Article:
Other reason for having the OS on SSD is that one doesn't frequently change the OS data - it's mainly read, except for times one does an OS update. Given that the endurance of SSDs are lower than that of HDDs, it makes sense that something that's less frequently updated would sit on an SSD, while user data, which is frequently updated, would sit on an HDD. Also, the OS is a fixed size, and would typically be something like 16GB. So one could get an SLC SSD - one w/ the highest performance, w/ a PCIe interface, w/ a low enough density to avoid blowing up the cost of the configuration, and just use it for the OS.
Also - how big is the OS itself - in terms of Mb/Gb? Windows 8.1 is overall some 16GB, from what I understand, so how big would the kernel be? Reason I ask is that so far, PCs have had a NOR flash of 4Mb for their BIOS. Given how memory densities have grown, there is the scope here to grow the BIOS flash and contain within it the entire kernel of Linux/*BSD/Windows8.*, and then let the rest of the OS reside on the storage.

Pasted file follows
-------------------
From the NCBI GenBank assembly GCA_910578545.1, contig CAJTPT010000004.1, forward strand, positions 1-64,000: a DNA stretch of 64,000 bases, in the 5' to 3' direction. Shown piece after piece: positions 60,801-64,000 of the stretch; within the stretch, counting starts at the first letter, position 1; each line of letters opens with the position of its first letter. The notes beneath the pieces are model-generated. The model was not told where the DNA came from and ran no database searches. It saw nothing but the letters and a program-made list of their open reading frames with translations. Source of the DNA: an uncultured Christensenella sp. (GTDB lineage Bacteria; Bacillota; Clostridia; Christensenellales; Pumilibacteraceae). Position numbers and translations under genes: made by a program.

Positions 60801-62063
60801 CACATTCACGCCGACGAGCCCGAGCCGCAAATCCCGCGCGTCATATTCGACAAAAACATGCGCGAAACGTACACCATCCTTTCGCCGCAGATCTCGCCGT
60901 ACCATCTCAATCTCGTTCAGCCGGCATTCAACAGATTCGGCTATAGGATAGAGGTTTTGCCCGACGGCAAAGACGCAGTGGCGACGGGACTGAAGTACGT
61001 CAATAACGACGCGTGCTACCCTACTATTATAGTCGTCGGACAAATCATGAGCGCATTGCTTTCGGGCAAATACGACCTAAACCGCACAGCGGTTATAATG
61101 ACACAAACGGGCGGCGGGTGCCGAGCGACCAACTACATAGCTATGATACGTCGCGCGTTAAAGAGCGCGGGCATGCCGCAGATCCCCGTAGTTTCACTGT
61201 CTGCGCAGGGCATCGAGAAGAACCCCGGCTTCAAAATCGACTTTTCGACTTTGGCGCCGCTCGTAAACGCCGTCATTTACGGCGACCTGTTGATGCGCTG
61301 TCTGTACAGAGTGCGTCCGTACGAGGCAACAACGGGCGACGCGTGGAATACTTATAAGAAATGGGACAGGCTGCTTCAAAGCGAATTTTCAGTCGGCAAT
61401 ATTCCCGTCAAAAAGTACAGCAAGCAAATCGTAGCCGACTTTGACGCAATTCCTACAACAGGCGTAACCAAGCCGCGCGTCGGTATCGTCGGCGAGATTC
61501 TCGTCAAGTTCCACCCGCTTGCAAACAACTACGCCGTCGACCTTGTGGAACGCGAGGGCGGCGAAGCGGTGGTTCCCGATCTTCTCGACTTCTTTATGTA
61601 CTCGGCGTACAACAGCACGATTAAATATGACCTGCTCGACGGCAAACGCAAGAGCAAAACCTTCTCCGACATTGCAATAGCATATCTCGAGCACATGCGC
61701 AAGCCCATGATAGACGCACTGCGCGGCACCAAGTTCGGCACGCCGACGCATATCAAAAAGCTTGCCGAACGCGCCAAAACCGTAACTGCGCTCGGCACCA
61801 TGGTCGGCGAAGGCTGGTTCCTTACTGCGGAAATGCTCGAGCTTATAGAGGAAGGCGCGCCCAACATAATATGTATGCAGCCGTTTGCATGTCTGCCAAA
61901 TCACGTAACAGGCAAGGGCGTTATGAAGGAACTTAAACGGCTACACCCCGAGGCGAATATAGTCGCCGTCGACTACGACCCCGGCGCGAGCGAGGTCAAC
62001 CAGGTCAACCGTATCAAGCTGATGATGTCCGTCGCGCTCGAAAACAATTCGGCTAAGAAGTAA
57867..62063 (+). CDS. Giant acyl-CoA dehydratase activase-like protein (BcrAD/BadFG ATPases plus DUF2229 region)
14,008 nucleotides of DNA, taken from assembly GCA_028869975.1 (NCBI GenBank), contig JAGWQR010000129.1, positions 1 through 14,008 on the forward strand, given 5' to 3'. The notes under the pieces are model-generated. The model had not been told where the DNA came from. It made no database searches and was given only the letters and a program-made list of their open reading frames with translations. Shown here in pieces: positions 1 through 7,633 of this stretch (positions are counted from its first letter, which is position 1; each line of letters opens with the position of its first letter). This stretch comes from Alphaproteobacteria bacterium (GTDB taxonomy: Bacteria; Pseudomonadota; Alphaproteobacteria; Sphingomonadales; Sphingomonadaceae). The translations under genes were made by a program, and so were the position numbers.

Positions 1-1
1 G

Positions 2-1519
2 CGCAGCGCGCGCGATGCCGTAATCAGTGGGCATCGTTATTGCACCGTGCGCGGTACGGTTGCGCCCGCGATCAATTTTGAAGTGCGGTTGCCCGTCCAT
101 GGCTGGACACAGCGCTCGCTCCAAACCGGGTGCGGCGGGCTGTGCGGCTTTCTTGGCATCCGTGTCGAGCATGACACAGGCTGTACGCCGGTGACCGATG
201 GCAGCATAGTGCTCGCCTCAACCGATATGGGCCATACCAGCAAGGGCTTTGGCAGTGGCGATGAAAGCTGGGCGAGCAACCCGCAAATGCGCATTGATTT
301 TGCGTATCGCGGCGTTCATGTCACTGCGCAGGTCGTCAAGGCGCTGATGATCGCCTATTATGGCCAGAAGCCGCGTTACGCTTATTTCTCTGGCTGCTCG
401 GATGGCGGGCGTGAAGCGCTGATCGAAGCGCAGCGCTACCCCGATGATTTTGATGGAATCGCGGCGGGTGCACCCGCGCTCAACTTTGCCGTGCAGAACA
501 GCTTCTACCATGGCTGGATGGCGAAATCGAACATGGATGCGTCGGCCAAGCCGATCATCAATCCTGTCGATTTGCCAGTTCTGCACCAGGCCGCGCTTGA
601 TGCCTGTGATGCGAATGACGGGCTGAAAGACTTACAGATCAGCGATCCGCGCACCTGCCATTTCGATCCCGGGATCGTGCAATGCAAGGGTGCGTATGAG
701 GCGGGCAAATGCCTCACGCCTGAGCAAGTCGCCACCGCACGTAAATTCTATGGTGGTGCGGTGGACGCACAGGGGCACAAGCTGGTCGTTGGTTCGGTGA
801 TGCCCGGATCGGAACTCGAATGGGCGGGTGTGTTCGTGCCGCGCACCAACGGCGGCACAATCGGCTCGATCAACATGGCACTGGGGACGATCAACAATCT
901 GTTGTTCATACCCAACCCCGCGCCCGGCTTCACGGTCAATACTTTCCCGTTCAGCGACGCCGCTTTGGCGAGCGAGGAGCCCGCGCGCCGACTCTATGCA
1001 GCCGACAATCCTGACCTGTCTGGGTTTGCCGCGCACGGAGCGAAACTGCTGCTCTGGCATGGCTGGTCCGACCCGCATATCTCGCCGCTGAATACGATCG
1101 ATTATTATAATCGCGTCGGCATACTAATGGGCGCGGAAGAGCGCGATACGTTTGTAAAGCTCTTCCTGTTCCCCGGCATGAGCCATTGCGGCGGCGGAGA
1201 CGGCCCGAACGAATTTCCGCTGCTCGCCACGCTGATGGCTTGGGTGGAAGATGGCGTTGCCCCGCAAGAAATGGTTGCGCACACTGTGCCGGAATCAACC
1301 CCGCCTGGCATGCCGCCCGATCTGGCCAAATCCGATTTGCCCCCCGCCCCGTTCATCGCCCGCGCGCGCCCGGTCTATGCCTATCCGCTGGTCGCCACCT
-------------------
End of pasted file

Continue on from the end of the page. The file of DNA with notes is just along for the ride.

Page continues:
That way, the system is more secure, since there are ways a BIOS flash can be protected by hardware (Write Protection states, for one) and other things that fall in Userland can go into an SSD or an HDD, depending on the system configuration. User data, such as movies, can go into the HDDs.